Perhaps you heard about the acceptance speech that Ashton — aka Chris Kutcher — gave at the Teen Choice Awards. Maybe friends on Facebook posted a link and you thought “What could that Hollywood hunk possibly have to say that I would find relevant?” Well, he weighs in on three things: oppotunity, being sexy, and living life. Here’s hoping those squealing girls were paying attention. They just may have learned a few valuable lessons.

 

 

The Curious Case of High-Powered Moms Opting Back In



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You haven’t had the time to read Judith Warner’s lengthy New York Times article from last week about moms who “opted out” of high-powered, high-paying jobs to stay at home with their children — who are now looking to opt back in? I finally got around to it, and I pulled out what I think are the most interesting passages.

Ultimately, I always have a hard time with these stories. Though I was quite a go-getter as a young student, poor choices put me in the position of being quite happy to leave my drudge of a job and stay at home while my husband pursued his career path. So I can’t relate — as I imagine the majority of American women who work outside the home (at record levels) also can’t — to the experience of going from the corporate board room to the PTA board meeting.

I also can’t seem to relate to these marriages that suffer so much under the strain of everyday family life and end up in divorce. Though my marriage has had its struggles as we slogged through the quotidian duties of parenthood, there was never any doubt that we were in it together and would make it to the other side as strong as ever. Not judging those who have divorced (my first marriage didn’t last its first year), I just find it sad that so many couples lose their way.

That said, it is still interesting to find that most of these former power brokers don’t regret leaving the workforce (although they had some trouble adjusting to traditional gender roles) and — despite the frustrations they’ve experienced as they try to opt back in — few desire their old careers but instead are looking for a job with a sense of deeper fulfillment.

[The] desire to be emotionally present at home, Pamela Stone, the sociologist, told me, became more pressing over time for the women she interviewed, reshaping their ambitions when they decided to go back to work.

While two-thirds of the women she reinterviewed originally worked in male-dominated professions like banking or corporate law, now only a quarter are employed in traditionally masculine and hard-driving fields. The rest chose more female-dominated, and far less lucrative, “caring, nurturing occupations” like teaching or nonprofit work, Stone said. Only one of the women she interviewed had returned to her former employer (in a “vastly different capacity, much diminished,” she said); and all have scaled down their ambitions. . . .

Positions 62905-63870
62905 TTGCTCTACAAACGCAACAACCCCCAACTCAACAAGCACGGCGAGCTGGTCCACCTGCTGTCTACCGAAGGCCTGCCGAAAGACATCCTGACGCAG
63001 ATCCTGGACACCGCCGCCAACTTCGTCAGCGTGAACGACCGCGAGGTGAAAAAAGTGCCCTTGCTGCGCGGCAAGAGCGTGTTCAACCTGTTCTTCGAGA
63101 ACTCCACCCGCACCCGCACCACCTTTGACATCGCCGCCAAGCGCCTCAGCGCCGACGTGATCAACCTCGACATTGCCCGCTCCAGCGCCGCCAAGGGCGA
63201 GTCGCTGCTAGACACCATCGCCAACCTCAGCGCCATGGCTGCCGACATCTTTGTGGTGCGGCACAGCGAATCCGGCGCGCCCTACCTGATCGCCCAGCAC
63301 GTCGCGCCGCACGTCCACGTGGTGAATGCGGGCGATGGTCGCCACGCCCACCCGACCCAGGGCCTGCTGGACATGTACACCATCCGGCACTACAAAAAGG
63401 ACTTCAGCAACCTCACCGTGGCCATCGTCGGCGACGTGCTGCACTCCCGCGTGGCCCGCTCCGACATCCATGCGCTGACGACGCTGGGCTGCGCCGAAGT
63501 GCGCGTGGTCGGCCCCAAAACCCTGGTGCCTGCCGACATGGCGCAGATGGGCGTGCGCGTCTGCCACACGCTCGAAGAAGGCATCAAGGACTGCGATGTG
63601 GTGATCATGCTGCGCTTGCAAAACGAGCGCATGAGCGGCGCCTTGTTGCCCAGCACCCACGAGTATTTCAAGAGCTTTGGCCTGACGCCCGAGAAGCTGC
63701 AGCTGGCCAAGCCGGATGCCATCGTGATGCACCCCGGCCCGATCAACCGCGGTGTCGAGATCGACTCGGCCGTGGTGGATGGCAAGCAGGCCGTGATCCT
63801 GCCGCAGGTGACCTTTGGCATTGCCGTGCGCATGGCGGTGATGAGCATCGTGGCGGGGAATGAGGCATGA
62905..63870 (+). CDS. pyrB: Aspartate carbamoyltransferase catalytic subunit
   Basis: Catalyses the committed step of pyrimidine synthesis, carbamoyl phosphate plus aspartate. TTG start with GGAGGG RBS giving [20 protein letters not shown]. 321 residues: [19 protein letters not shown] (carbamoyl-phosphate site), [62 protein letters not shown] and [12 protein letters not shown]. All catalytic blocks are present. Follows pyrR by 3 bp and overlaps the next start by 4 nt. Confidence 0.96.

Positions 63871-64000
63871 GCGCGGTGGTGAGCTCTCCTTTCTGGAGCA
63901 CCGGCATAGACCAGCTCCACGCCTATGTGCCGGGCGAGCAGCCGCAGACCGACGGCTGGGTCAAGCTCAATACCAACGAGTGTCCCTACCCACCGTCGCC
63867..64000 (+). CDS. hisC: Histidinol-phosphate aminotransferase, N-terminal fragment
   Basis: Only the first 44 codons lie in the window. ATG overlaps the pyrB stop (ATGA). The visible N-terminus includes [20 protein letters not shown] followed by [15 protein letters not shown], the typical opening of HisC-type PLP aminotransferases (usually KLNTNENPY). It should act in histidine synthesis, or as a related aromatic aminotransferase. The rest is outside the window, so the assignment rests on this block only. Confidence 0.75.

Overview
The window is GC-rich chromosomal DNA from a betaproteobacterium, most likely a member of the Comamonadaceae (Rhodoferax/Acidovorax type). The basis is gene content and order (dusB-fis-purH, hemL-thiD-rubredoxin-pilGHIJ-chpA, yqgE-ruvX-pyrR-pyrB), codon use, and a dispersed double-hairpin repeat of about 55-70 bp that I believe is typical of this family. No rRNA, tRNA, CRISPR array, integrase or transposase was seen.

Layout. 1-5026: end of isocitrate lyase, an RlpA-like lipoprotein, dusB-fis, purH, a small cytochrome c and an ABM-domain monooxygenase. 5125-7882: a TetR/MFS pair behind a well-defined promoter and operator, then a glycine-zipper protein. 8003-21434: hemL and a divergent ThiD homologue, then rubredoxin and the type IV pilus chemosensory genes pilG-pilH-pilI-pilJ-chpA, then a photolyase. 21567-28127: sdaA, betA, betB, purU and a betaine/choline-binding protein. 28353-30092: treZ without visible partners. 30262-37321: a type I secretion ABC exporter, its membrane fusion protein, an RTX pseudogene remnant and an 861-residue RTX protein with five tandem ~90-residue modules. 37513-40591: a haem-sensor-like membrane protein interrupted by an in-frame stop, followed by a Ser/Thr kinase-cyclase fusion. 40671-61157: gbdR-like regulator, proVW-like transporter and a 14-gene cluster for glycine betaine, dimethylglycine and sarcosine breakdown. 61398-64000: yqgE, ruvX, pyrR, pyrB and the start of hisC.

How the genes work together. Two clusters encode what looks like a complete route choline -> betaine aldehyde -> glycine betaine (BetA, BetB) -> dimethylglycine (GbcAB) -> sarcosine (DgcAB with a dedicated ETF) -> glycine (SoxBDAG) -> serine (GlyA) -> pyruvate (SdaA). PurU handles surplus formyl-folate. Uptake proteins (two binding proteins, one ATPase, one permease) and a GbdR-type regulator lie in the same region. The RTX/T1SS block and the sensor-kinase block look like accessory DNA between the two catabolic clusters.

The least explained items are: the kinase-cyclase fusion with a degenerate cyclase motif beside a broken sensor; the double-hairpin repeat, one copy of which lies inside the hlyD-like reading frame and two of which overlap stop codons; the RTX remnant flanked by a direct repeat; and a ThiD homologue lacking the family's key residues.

Many of the women I spoke with were troubled by the gender-role traditionalism that crept into their marriages once they gave up work, transforming them from being their husbands’ intellectual equals into the one member of their partnership uniquely endowed with gifts for laundry or cooking and cleaning; a junior member of the household. . . .

The husbands hadn’t turned into ogres. Their intent was not to make their wives feel lesser. But when traditional gender arrangements were put into place, there was a subtle slide into inequality. “The dynamic changes,” said Hope Adler, a former manager at the professional-services firm KPMG who spent 10 years at home full time with her four children before starting work again and choosing to take a much-lower-paying job at a smaller consulting firm that allowed her to work some of the time from home. “When I worked at KPMG we did 50/50. . . Then once I started staying home, I was doing laundry, dinner. . . .” But once she started working again, the expectations remained the same. “There just doesn’t seem to be a way to go back,” she said.

…But most people don’t make life decisions based on statistics or the collective good. And not a single woman I spoke with said she wished that she could return to her old, pre-opting-out job – no matter what price she paid for her decision to stop working. What I heard instead were some regrets for what, in an ideal world, might have been – more time with their children combined with some sort of intellectually stimulating, respectably paying, advancement-permitting part-time work – but none for the high-powered professional lives that these women had led.

Warner also found that fathers are seeking to find the balance that their wives are striving for, but the current economy may be hindering their efforts. 

Men, too, are feeling the crunch of excessively demanding work. They now report more work-life stress than women do, according to the Families and Work Institute. They also may be penalized more than women if they try to accommodate their work schedules to the needs of their children, as research appearing in the June issue of The Journal of Social Issues shows. It’s perhaps not surprising, then, that some husbands find themselves eyeing their wives’ lives at home with envy. “Men want to say we’re more than a paycheck,” Ted Mattox told me. “There has to be something more than going to work for 50 years and dying.”

To find time for that “something more,” husbands would need to join with their wives in rejecting nighttime networking sessions and 7 a.m. meetings. They would have to convey to employers that work-life accommodations like flexible hours or job sharing aren’t just for women and that part-time jobs need to provide proportional pay and benefits. At a time when fewer families than ever can afford to live on less than two full-time salaries, achieving work-life balance may well be less a gender issue than an economic one.